Since the third grade, Lani Lazzari has been using her entrepreneurial spirit and natural business talents when she sold hair scrunchies to her classmates. Lani had been dealing with the effects of a bad case of eczema since she was a little girl. Doctor appointments and endless attempts at prescription medications were not doing the job. The young girl took matters into her own hands and headed to the lab to find a solution for her and others who were suffering.
Lani spent hours researching and experimenting, trying different combinations of chemicals and formulas. Eventually, she came upon the perfect formula that cleared up her eczema and also worked wonders for her aunt’s psoriasis. She created Simple Sugars using an all-natural blend of oils and sugar crystals. Lani has been the CEO of Simple Sugars since she was 11 years old, holding her own meetings and running every aspect of her business.
Now 18-years-old and a new high school graduate, Lani was ready to break from her parents’ generous support and head out on her own. The confident young woman was eager to see if she could come away with some investment capital, and the advice and counsel of the Sharks on the panel to take Simple Sugars to the next step.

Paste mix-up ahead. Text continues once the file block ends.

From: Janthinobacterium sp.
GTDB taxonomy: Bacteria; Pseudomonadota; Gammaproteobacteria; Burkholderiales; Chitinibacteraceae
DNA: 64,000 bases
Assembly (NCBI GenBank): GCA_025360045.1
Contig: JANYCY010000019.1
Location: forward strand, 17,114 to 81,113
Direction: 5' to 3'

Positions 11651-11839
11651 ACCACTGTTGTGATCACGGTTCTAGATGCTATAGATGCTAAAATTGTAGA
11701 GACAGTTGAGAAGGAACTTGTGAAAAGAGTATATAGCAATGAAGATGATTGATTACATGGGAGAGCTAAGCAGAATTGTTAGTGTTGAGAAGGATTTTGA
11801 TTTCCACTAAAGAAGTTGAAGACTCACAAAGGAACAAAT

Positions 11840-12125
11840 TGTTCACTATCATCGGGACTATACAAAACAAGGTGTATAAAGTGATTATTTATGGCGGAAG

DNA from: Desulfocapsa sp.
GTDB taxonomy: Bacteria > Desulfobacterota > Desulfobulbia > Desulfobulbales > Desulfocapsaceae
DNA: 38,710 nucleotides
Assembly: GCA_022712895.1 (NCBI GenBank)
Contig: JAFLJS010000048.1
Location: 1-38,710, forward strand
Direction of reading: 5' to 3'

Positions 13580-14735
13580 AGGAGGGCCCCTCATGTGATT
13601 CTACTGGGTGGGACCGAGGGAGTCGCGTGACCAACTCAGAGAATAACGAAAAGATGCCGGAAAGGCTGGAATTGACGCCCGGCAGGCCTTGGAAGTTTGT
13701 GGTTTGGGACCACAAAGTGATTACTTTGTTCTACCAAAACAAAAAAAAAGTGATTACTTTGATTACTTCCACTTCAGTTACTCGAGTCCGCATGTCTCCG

Simple Sugars on Shark Tank
Shark Tank Season 4 Episode 20
Lani entered the Shark Tank offering 10% equity of Simple Sugars in exchange for a $100,000 investment in her business. She shared with the judges her story about the creation of Simple Sugars and how her friends and family began to request her natural skincare formula. Now that she was a high school graduate, she could devote all her time to the success and growth of her business.
Lori helped Lani with a demonstration of Simple Sugars. The crystals remove the outer layer of dead skin so the combination of oils can reach the layers below and apply a softening agent. Lori rubbed the product into her hands and could feel the crystals melting. She raved about the strawberry smell and could feel the oils working on her skin.
Daymond wanted to get down to business, asking where Lani was in the production of the business. She explained that about 60% of her revenue came from online sales, in addition to sales in a high-end grocery store. She was projecting sales of $100,000 by the end of the year. Profit margins stood at an impressive 75%, with Lani only occasionally paying herself around $400 a month.